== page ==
Digital Cinema

19 06 2007

Cathchword of the Zeroes (as in Eighties, Nineties and then…).

In today’s Hollywood Reporter Monthly magazine, Juliana Koranteng asks a number of people in European disribution when they think their markets will “be digital” (meaning when will there be digital distribution). The answers range from depressing to… well… depressing. On a lot of levels.

Tom Cotton, of Technicolor, says that “Europe will be digitized two to three years after the U.S. has fully digitized.” That’s like saying that we’ll all get ice cream cones after all of the dieters get their ice cream cones. About the only one who is optimistic is the woman from Texas Instruments who has, shall we say, a vested interest in selling projectors (she talks about the “benefits” of DLP Cinema).

While this may all be true, there are at least two levels where I “sneeze in their general direction.” The first is that there has yet to emerge a viable financial model for massive digital distribution in minor markets, much less major markets. While it is attractive to think of sending out 50% of your “print run” digitally, it won’t substantially reduce your costs until they are all digital. Why? It’s supply and demand. Labs make their money on release printing and as the number of prints ordered goes down, the price per foot will go up. It will cost more to make 500 prints than it does today. Way more.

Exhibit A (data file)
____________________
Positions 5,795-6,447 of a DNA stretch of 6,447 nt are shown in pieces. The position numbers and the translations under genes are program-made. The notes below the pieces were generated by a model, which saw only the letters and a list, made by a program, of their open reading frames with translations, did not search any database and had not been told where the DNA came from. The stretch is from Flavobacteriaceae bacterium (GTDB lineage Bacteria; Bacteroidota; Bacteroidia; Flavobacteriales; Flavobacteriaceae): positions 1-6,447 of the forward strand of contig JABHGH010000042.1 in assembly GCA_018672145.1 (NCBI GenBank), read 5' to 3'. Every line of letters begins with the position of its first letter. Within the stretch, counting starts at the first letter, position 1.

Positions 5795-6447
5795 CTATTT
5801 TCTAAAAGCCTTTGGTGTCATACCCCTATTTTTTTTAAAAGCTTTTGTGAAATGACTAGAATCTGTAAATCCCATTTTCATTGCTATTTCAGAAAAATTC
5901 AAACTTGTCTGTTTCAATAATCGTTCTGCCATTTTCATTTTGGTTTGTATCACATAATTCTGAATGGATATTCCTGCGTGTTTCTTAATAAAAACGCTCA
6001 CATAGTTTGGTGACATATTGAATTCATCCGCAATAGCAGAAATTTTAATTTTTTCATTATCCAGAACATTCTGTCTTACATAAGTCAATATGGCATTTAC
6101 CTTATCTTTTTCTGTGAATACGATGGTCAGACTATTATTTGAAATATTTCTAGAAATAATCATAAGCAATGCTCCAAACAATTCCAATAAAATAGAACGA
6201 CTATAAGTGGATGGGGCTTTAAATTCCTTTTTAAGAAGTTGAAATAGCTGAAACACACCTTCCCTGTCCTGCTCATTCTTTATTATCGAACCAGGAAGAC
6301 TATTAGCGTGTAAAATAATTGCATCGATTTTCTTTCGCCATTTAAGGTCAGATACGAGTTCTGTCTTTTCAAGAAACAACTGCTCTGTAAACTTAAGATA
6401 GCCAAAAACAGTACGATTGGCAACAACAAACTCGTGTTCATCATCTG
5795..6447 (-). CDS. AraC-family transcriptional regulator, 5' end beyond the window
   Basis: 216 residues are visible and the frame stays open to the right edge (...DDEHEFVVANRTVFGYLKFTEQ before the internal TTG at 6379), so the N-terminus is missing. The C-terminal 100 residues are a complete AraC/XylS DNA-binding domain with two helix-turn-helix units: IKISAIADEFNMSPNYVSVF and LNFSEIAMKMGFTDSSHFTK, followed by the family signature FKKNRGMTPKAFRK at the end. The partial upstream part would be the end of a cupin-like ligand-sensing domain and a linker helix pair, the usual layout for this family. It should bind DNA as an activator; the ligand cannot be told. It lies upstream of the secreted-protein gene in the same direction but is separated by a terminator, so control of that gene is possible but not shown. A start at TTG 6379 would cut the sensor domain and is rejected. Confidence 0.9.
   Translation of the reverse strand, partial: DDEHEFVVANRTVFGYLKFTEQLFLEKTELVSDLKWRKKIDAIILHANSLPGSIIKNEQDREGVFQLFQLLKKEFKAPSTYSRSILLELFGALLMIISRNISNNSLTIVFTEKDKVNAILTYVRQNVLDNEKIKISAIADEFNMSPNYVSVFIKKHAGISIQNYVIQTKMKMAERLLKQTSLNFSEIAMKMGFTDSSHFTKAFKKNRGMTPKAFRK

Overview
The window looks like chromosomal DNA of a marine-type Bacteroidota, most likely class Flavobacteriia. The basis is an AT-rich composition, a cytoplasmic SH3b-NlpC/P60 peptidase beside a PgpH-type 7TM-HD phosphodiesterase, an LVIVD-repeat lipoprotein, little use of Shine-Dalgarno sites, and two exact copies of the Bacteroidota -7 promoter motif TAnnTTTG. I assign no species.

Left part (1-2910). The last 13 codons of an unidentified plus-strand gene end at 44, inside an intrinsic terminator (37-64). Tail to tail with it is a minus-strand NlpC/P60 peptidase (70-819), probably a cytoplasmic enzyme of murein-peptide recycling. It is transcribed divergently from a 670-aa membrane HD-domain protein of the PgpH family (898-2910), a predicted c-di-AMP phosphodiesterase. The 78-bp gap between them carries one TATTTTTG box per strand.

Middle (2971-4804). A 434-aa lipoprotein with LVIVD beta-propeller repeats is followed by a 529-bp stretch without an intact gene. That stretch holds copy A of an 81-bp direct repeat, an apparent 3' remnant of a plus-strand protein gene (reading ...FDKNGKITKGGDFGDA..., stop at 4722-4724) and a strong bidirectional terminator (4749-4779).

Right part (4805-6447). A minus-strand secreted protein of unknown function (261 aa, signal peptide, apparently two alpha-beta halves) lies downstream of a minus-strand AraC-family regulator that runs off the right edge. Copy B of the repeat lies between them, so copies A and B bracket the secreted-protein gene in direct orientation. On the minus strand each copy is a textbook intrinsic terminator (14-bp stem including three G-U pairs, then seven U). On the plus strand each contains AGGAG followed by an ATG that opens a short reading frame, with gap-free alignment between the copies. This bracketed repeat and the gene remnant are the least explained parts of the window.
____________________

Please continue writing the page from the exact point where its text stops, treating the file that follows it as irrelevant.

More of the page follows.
So the United States isn’t going to be going major digital distribution for a long time. Which means, according to Cotton’s estimation, that Europe will go digital about two to three years after “a long time.”

The second reason why the article is depressing is that it doesn’t seem to take into account the multitude of other distribution methods that will be emerging by 2013 and beyond. It’s as if the only change that theatres need to make is to “go digital.” I want them to talk about putting their presence into small arenas, computer screens and more. We certainly won’t be creating media primarily for the big screen.



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